William Jackson writes: The smell is the worst part. It was described to me as “excrement — diarrhoea to be exact”. With a recommendation like that, how could I resist?

Stinky tofu (chòu dòufu) is Taiwan’s most notorious dish. A form of fermented tofu, it’s similar to blue cheese in that those who like it love it and those who don’t tend to gag on it.

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It’s made by marinading normal tofu from a few hours up to several months in a brine of milk, vegetables and meat with variations including dried shrimp, amaranth greens, mustard greens, bamboo shoots and Chinese herbs.

One of the easiest places to find it in Taipei is the Shilin Night Market, the best known and largest night market in the city and a mandatory stop on every tourist’s itinerary.

Huge crowds mill through street upon street of stalls flogging enough clothes, shoes and accessories to dress a small nation and when they get peckish hundreds of eateries offer all kinds of local street food from whole squid on a stick to crispy deep-fried chicken feet.

I knew I’d found the stinky tofu even before I saw the stall — it didn’t matter all the signs were in Chinese. You can smell it from 30 metres away and the description I had been given was spot on.

The cubes of tofu were still cooking — a guy wearing a surgical mask was using scissors to cut them up as they deep fried in a huge vat of boiling oil — so I joined a small queue of people and tried not to gag.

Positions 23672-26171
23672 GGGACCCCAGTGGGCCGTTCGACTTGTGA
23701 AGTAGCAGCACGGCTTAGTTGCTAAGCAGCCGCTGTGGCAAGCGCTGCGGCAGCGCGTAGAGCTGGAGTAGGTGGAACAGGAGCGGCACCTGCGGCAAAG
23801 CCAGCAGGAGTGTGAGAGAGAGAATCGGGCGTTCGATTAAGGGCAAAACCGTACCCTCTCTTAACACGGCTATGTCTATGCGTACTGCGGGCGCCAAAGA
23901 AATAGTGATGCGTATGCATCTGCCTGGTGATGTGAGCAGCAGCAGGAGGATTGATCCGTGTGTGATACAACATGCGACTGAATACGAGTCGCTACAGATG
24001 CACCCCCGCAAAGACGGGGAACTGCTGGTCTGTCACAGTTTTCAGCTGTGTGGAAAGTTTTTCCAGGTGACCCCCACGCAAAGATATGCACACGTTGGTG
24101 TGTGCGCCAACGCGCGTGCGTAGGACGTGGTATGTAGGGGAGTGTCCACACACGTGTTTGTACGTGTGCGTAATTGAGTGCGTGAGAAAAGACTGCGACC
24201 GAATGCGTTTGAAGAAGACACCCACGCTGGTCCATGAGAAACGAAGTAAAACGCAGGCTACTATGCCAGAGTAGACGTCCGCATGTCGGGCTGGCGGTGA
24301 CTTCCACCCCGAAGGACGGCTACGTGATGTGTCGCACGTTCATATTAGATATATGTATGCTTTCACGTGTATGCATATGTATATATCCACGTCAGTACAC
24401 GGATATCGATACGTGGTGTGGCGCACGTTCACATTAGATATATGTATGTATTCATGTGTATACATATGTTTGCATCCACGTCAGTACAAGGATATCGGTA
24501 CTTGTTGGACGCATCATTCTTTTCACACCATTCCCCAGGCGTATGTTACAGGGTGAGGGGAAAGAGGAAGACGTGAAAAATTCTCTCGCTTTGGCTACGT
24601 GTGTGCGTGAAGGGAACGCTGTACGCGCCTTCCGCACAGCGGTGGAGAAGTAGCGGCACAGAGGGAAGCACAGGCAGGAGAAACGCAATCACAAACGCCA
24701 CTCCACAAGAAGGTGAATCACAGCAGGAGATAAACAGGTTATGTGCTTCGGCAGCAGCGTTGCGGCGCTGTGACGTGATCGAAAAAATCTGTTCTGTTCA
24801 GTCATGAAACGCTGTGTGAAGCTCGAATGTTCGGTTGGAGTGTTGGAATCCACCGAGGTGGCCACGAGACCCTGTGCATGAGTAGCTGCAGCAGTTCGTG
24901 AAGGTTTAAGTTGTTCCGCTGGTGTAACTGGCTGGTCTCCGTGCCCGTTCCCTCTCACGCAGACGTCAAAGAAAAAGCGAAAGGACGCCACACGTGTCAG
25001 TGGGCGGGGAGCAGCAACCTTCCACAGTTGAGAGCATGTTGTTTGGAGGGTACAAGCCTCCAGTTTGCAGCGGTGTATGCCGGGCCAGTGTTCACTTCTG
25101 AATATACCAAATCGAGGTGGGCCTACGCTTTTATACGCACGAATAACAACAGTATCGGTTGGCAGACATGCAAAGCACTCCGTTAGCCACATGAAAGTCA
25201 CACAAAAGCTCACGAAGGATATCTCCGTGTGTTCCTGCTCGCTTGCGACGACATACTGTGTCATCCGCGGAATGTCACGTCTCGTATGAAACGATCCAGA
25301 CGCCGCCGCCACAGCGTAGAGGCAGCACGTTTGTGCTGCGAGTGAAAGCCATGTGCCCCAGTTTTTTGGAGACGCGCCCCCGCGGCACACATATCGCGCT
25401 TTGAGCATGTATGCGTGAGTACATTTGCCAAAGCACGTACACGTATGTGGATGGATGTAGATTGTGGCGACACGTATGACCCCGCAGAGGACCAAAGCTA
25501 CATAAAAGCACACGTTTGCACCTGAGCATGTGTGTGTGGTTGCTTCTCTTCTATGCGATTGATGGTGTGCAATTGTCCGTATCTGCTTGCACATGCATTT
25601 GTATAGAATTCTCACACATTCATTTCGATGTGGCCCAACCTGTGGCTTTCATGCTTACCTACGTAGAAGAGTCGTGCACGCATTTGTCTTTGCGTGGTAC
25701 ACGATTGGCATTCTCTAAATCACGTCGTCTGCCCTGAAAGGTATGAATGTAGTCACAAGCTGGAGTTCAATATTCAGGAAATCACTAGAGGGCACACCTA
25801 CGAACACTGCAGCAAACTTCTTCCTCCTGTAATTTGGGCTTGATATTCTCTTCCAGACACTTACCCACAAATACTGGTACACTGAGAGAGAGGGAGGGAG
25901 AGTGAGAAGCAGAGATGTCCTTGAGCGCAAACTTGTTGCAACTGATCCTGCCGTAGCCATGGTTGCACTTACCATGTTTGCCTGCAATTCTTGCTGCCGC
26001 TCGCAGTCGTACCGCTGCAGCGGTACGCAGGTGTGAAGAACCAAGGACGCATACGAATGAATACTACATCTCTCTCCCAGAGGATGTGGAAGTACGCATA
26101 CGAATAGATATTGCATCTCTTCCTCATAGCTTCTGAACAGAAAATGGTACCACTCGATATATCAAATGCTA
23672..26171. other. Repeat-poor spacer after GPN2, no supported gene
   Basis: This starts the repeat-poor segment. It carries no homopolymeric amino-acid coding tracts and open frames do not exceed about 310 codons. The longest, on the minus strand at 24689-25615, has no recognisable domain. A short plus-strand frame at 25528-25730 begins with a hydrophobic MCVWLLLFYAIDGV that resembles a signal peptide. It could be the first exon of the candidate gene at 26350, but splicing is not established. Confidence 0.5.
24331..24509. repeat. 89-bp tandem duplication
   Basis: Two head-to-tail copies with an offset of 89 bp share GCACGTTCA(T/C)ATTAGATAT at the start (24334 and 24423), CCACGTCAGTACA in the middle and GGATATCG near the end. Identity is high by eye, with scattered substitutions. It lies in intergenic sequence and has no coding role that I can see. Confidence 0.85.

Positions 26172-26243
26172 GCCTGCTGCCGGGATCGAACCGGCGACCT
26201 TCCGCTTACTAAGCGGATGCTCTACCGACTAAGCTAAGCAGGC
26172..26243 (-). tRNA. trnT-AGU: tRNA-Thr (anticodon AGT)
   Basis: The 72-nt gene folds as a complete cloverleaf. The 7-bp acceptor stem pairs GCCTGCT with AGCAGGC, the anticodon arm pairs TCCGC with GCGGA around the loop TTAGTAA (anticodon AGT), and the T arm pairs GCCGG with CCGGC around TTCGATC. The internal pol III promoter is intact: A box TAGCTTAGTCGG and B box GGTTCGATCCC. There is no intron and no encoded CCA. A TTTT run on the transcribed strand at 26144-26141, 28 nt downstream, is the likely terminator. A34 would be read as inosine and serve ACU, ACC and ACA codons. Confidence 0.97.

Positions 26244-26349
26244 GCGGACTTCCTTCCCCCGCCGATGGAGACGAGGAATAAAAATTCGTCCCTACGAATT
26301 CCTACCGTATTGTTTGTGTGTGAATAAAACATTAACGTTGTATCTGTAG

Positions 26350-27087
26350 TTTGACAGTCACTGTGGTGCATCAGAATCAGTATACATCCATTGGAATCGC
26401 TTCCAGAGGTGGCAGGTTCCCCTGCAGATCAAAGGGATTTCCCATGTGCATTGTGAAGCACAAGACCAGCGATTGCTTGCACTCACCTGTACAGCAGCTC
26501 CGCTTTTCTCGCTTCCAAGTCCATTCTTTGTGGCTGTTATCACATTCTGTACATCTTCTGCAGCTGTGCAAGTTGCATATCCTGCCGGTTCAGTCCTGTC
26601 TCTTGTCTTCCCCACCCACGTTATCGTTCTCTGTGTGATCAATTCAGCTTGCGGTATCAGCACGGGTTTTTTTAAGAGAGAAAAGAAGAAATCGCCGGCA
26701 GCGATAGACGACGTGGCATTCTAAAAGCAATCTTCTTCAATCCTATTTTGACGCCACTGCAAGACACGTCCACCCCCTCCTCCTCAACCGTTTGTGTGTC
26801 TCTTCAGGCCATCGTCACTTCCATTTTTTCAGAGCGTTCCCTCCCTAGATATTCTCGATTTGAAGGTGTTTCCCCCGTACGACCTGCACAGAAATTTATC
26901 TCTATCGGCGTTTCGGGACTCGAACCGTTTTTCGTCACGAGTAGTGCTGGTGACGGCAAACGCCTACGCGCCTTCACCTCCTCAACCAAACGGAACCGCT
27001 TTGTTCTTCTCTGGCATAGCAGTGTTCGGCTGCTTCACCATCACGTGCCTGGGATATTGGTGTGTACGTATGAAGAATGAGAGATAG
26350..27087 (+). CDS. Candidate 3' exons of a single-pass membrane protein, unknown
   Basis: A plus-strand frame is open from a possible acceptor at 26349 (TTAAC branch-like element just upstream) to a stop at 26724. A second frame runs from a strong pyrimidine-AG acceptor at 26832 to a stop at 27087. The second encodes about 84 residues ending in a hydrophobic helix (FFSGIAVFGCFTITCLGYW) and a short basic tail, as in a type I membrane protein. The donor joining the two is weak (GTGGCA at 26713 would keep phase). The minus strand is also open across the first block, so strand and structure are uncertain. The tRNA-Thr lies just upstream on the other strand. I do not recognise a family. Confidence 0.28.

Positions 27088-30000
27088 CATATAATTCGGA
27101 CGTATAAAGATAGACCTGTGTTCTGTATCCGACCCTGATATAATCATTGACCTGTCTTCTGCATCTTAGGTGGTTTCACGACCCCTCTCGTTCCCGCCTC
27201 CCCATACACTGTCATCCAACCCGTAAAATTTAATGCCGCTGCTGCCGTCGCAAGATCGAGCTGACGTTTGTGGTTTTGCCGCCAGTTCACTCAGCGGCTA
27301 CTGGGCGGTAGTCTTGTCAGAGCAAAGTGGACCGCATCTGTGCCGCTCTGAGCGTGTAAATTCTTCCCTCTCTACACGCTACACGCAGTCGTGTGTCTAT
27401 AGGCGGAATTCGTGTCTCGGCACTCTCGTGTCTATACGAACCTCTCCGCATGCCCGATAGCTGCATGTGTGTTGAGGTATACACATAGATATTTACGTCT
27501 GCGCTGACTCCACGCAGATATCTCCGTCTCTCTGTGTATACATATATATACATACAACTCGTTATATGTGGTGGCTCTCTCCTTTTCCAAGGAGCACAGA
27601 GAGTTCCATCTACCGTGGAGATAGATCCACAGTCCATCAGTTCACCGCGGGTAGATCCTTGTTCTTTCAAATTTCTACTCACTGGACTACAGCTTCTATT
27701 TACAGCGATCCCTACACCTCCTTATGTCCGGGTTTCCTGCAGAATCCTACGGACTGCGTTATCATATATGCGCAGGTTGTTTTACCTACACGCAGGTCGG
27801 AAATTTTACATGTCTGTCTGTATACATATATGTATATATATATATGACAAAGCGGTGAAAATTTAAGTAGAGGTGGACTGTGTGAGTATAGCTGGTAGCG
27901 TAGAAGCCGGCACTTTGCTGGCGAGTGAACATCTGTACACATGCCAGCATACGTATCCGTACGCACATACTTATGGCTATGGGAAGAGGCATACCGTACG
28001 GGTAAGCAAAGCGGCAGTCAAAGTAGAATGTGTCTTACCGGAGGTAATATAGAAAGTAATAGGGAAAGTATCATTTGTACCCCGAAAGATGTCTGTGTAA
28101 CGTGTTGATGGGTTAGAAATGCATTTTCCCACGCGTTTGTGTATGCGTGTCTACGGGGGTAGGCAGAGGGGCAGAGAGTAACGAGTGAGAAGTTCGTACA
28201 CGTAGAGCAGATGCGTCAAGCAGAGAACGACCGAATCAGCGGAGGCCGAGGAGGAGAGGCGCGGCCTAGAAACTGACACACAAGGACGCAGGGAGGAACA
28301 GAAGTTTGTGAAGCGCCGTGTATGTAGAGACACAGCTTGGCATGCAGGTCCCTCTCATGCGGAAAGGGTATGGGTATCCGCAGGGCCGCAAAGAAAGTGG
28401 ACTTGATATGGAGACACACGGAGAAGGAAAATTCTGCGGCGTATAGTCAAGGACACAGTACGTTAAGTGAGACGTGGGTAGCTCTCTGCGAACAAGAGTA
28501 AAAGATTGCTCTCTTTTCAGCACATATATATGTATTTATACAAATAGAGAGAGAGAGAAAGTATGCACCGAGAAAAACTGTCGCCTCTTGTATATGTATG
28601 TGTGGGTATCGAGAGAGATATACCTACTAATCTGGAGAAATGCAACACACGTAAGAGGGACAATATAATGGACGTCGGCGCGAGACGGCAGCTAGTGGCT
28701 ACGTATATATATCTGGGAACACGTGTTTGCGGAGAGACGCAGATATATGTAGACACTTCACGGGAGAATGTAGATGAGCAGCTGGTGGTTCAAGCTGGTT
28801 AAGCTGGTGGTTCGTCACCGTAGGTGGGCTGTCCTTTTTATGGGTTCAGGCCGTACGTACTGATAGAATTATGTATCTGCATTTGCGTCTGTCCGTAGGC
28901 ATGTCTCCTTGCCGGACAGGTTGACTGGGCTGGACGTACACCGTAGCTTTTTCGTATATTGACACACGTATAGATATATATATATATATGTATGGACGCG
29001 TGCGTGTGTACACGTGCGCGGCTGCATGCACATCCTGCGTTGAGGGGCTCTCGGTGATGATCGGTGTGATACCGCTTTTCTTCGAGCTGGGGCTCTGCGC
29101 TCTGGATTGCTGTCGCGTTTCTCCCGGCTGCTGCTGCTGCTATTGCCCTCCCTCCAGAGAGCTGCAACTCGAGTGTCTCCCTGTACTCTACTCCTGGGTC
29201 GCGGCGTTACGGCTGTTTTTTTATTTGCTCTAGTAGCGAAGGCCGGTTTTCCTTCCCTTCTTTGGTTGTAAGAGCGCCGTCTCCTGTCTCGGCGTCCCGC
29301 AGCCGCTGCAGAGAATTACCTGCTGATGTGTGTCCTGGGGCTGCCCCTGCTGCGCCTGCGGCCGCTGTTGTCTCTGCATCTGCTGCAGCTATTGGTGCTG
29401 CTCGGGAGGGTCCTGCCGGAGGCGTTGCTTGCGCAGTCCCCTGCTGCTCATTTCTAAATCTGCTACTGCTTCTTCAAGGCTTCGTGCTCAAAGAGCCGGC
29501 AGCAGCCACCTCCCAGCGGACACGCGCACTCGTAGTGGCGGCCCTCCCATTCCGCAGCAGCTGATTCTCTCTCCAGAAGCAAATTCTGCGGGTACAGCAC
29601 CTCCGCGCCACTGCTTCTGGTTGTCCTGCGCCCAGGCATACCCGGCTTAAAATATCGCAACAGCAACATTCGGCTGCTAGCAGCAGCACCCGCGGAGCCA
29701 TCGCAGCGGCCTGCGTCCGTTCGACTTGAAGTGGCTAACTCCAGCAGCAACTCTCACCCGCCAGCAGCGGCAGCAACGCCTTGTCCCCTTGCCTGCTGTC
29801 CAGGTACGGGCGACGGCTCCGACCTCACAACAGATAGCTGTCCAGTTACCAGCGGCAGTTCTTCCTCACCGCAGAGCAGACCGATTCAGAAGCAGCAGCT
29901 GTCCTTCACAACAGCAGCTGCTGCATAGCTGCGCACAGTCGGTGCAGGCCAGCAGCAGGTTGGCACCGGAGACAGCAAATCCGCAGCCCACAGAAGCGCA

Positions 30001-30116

Some varieties of stinky tofu are fermented in the fetid soup so long they turn an evil dark green-blue colour.

But when I finally got a bag – for about a dollar fifty with some chilli, vinegar and soy sauce — it looked indistinguishable from the normal variety.

I held my breath, speared a piece and shoved it into my mouth. The texture was crunchy on the outside and smooth and creamy in the middle. It was actually pretty nice, if a little bland – like normal tofu.

But as soon as breathed through my nose it was like I’d just slurped down a load from a baby’s nappy.

I managed not to vomit, breathed through my mouth and ate another piece. And another.

Pretty soon I was halfway through the bag, but the hint — the threat — of the stench was always there on the edge of olfactory landscape. I began to get nauseous and wondered why I was putting myself through this. Was it worth it just for bragging rights?

With only two or three chunks to go, I gave up, and threw the rest in a bin. At least I’d tried it.

Then I went in search of a drink to wash the foul reek out of my mouth.

Read more from Will over at his blog The Bearded Wanderer, where this post was first published.

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Peter Fray
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